It’s Time to Question Border Patrol Use of Deadly Force

View From Below

Where José Rodríguez was shot 9 times by the US Border Patrol through fence.

By Chuck Kaufman, National Co-Coordinator, Alliance for Global Justice

On October 10, a US Border Patrol agent shot through the border fence into an urban neighborhood in the Mexican city of Nogales and shot to death a 16 year-old Mexican citizen. The Border Patrol has claimed that the boy was “throwing rocks” and that the officer “feared for his life.” On Oct. 18, I crossed the border into Nogales and asked a resident to lead me to the site of the youth’s death. The man who took me there told me that the boy was shot nine times and showed me the bullet pocked wall of the building where he died.

I stood on the rose petal covered site where the young boy spent the last moments of his life. I looked across the two lane street and parking lane to the 30 foot high embankment topped by the 20 foot high metal border fence. I thought, “How could a boy throw a rock that height and distance and have the rock be a threat to a US Border Patrol agent close enough to the fence to see him?” The answer, of course, is that he couldn’t. I doubt I could clear the fence with a baseball, but even if I could, it would sail well beyond the fence before touching ground. (I’d have to use a baseball because there were no rocks anywhere within sight.) I have no doubt that there are places where Border Patrol agents could be hit by a rock thrown across the border, but the spot I stood that morning in Nogales is not one of them.

José Antonio Elena Rodríguez Presente

The rose petals mark the place where José Antonio Elena Rodríguez was shot 9 times by the US Border Patrol from where they stood behind the bars of the 20 foot border fence in the US to where he stood three blocks from his home in Mexico. On the wall you can see bullet holes and specks of blood where still on the ground.

My dentist, who was the reason for my Nogales trip, said he knows the parents of the boy who was killed. I gave him the contact information for Coalicion de Derechos Humanos, the Southern Arizona immigrant rights group that I volunteer with in my free time. ( While standing on the spot where José Antonio Elena Rodríguez bled to death from multiple wounds, I could clearly see a set of cameras posted on the US fence and pointed directly at me. I can only conclude that the US government has a videotape of the deadly incident which should be released.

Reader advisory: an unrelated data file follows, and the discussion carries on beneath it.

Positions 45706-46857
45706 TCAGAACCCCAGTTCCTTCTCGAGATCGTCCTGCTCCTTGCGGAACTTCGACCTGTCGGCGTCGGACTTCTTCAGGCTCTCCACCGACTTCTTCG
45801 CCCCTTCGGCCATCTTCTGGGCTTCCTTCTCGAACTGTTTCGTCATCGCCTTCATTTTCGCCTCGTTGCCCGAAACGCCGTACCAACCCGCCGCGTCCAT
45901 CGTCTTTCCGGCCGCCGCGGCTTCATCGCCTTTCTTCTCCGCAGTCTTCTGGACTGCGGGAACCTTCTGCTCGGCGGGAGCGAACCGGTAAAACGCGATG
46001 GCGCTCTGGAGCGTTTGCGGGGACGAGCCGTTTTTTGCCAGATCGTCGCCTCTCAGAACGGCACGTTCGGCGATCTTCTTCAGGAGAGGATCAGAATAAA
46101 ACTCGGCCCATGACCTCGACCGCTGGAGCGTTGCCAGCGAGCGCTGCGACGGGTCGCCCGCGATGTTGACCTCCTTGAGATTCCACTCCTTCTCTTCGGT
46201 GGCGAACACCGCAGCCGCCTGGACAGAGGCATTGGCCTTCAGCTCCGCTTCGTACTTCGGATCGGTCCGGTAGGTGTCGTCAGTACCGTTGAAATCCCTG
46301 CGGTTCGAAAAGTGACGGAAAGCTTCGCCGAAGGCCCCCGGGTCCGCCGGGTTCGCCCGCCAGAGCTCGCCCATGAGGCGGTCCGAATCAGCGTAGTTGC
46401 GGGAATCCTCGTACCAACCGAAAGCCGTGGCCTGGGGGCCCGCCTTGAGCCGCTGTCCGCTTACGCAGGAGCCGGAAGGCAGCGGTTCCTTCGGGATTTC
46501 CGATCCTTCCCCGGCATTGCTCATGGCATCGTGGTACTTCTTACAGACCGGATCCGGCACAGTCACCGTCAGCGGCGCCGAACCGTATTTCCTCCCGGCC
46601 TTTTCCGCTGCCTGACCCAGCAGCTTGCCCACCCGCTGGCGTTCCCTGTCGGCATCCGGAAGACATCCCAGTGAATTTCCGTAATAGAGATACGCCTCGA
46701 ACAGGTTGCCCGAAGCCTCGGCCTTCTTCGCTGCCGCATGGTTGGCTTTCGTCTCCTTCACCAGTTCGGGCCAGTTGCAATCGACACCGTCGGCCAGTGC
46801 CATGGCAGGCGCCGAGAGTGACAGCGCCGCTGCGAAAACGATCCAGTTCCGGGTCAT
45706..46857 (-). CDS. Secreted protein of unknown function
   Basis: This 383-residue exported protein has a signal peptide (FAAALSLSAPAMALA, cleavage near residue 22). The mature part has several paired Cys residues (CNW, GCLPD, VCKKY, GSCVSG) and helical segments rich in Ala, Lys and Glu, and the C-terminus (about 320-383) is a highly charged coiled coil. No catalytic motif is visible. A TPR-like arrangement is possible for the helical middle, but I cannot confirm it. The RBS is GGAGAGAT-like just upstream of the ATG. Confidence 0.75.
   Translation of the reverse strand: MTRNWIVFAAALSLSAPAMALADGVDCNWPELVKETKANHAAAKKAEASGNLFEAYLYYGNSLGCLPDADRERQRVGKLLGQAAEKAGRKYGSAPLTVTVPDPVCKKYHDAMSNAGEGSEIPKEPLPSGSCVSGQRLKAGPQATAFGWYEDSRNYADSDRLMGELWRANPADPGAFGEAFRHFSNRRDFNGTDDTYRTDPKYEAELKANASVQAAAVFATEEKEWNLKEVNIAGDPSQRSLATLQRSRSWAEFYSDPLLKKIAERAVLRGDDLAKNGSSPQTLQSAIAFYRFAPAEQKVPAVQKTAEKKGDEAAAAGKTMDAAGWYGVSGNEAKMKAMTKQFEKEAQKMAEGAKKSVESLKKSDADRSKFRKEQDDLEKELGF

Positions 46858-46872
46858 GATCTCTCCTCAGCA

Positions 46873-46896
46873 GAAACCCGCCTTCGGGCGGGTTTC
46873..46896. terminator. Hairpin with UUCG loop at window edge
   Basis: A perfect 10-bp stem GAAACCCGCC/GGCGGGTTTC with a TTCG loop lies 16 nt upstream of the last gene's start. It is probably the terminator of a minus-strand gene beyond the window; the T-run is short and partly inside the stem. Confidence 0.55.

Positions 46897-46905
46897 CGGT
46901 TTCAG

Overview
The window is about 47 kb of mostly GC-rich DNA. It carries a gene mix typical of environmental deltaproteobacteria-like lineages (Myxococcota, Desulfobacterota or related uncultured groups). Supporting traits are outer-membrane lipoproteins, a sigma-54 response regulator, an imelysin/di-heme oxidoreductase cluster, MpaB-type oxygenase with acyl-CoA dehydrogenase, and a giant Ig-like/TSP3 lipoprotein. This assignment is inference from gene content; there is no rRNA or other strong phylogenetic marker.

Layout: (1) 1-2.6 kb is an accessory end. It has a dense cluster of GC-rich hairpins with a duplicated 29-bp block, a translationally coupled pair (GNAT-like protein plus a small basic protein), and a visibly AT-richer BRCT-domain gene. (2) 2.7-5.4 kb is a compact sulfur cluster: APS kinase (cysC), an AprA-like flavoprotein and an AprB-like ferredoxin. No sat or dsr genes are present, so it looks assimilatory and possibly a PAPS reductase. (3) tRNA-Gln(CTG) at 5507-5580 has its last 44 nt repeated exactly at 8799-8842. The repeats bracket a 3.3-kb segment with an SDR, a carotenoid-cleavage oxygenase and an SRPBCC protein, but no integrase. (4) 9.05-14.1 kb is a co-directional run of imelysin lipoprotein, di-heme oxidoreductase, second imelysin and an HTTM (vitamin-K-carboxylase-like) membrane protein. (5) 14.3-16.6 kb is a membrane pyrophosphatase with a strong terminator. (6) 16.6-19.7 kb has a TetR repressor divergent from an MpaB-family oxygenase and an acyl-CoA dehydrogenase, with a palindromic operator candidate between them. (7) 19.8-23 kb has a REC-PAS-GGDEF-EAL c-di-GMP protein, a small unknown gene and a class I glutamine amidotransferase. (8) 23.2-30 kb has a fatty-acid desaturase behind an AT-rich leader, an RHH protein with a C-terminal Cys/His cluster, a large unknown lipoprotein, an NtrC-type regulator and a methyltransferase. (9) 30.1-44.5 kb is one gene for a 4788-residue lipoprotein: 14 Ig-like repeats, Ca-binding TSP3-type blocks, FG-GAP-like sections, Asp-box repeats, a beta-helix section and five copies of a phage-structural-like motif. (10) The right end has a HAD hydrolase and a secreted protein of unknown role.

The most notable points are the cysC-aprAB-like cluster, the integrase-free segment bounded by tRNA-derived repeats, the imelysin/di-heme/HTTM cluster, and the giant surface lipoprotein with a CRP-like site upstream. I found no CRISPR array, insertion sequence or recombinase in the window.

There have been far too many cases of US Border Patrol agents killing Mexicans and US citizens on both sides of the border. Just recently a Border Patrol agent was killed when he and other US agents got into a deadly firefight with each other on a dark night in rugged territory where they were investigating a tripped sensor which could have been tripped by a person or an animal. The deaths are the result of Border Patrol “rules of engagement” that allow agents to fire their weapons in too many circumstances where deadly force is not necessary. Shooting across the border at an alleged rock throwing child is certainly one of those times when the agent has a host of response choices that fall short of the use of deadly force.

It is time to say “no more” to US law enforcement initiated border killings. This must stop with the death of Jose Antonio. No more can we allow these deaths to be swept under the rug without serious investigation and without holding the killers accountable for their actions. It is a serious international incident for a country’s uniformed officers to fire into another country. It is even more serious when that violation of international law results in the death of citizens of that country. Turkey and Syria are on the verge of war right now due to just that kind of incident. While no one expects that Mexico will retaliate militarily, it is that serious of an incident. We have to demand that our public officials conduct a full, independent and transparent investigation of Rodriguez’ killing and a top-to-bottom review of Border Patrol policies regarding use of deadly force.

My day job is with the Alliance for Global Justice, a national Latin America solidarity and human rights organization. AfGJ asks you to send this short article and the pictures to your elected representatives and to Secretary of Homeland Security Janet Napolitano

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Secretary Janet Napolitano
Department of Homeland Security
U.S. Department of Homeland Security
Washington, D.C. 20528